The greater Buffalo wrestling community was rocked by the sudden death of Anthony Nicometi Jr., who wrestled as Anthony Gaines. He was 30.

Gaines launched to viral fame during a match from the summer of 2018, facing Ace Romero, when Romero sent the much-lighter opponent over the ropes and into the crowd.

Nicometi Jr. was born on July 22, 1993, grew up in Arcade, NY, and went to Maryvale High School in Cheektowaga, NY, a suburb of Buffalo.

The 5-foot-11, 207-pounder trained under Colin Delaney, Jordan Lennox, Marc Hauss, and Pepper Parks, and debuted in 2014.

He was nicknamed “None of a Kind.”

"None of a Kind" Anthony Gaines

“None of a Kind” Anthony Gaines

Most of his success happened in and around upstate New York, including championship runs in UPW, ESW, STW and PWR.

The Upstate Pro Wrestling promotion confirmed his passing: “Very sad news about the passing of Anthony Nicometti. Thoughts and prayers to His family and friends.”

In an Always B. Rocking interview from October 2018, ESW promoter Brett Stymus praised Gaines: “He’s one of the few guys who still shows up early to help set up and stay late to make sure everything is loaded on the truck at the end of the night,” Stymus said.

Gaines made the Pro Wrestling Illustrated Top 500, at #465 in 2019 and #478 in 2018.

But it is the bump of all bumps that led to Caleb Smith of talking to Gaines. “From the aisleway leading from the ring to the stage is about 10 feet and I was thrown between 12 and 15 feet is how far I went,” Gaines told Smith. “It’s pretty nuts.” To put it mildly Gaines flew out of the ring and disappeared from the screen. It left viewers to wonder, Is he alright? Did he land in the fifth row? Is he alive?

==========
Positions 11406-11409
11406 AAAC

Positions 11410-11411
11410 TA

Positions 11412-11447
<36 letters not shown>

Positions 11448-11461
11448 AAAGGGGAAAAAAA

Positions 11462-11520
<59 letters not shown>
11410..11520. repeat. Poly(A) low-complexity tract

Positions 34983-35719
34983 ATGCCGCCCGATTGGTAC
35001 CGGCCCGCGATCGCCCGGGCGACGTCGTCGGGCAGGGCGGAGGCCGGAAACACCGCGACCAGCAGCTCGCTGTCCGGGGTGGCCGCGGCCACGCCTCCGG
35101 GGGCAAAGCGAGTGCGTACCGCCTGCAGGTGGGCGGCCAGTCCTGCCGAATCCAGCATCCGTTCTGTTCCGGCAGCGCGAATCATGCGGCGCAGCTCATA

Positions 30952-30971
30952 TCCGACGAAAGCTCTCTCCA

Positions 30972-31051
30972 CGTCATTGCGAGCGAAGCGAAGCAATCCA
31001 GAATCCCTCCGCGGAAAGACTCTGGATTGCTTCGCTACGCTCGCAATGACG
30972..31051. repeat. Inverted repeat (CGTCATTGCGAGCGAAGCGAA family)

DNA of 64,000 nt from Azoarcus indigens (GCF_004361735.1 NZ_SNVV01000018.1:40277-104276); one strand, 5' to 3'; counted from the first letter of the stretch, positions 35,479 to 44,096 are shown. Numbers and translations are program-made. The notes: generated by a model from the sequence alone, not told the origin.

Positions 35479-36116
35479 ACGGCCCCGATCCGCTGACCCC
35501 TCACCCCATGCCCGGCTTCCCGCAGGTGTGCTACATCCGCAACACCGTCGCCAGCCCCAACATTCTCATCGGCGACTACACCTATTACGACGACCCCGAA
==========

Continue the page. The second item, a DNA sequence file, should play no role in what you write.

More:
Many of his colleagues posted their thoughts on the sudden death:

Lamar Terrill Thomas Jr. and Anthony Gaines. Facebook photo

Lamar Terrill Thomas Jr. and Anthony Gaines. Facebook photo

Lamar Terrill Thomas Jr.: We used to call each other Steen and Generico because we felt we were gonna have big moments together forever. You helped me out more than you should’ve and you called me out when I wasn’t working as hard as you felt I should’ve been. You always jumped into my arms and hugged me when I saw you. No matter how much you pissed me off. I couldn’t help but love you. I wouldn’t have made it as far as I did in wrestling without you. You were my first singles match. When you wrestled your idol, Jimmy Jacobs. you told me how nervous you were and how scared you were and all I could do was hug you and tell you how much I knew you were gonna kill it and afterwards we hugged and cried together because you did. I could go on forever. I can’t believe this is happening. I hope this isn’t real. I love you so much.

Darain Rabatoy: If there was anything to know about Anthony Nicometi Jr., it was that he was always he was always jumping up to check on your well-being whether you wanted to reach out or not. He played a huge part in helping me recover when the times got dark and it felt hopeless. He was a huge staple in getting me where I am, and that’s why I say I owe it all to him. I looked up to him, and I still do. This still hurts. My heart goes out to his family, his closest brothers, and everyone whose heart he touched or had the pleasure of meeting even if once. I love you and I miss you brotherface, None Of A Kind but also One Of A Kind.

Joe Hrycych, photographer: At a loss for words hearing that Anthony Nicometi Jr. passed tonight. Over the years we worked together on numerous creative projects and designs. I have countless photos of matches and moments through the years and was looking forward to shooting new photos when you returned. I will miss you brother. Your match with Ace Romero put a well deserved spotlight on you and Buffalo wrestling.

He leaves behind his partner Eric Alcade. Further details of his death on February 23, 2024, are not known at this time.

TOP PHOTO: Anthony Gaines. Photo by Joe Hrycych,


Anthony Gaines catapults into the spotlight with crazy bump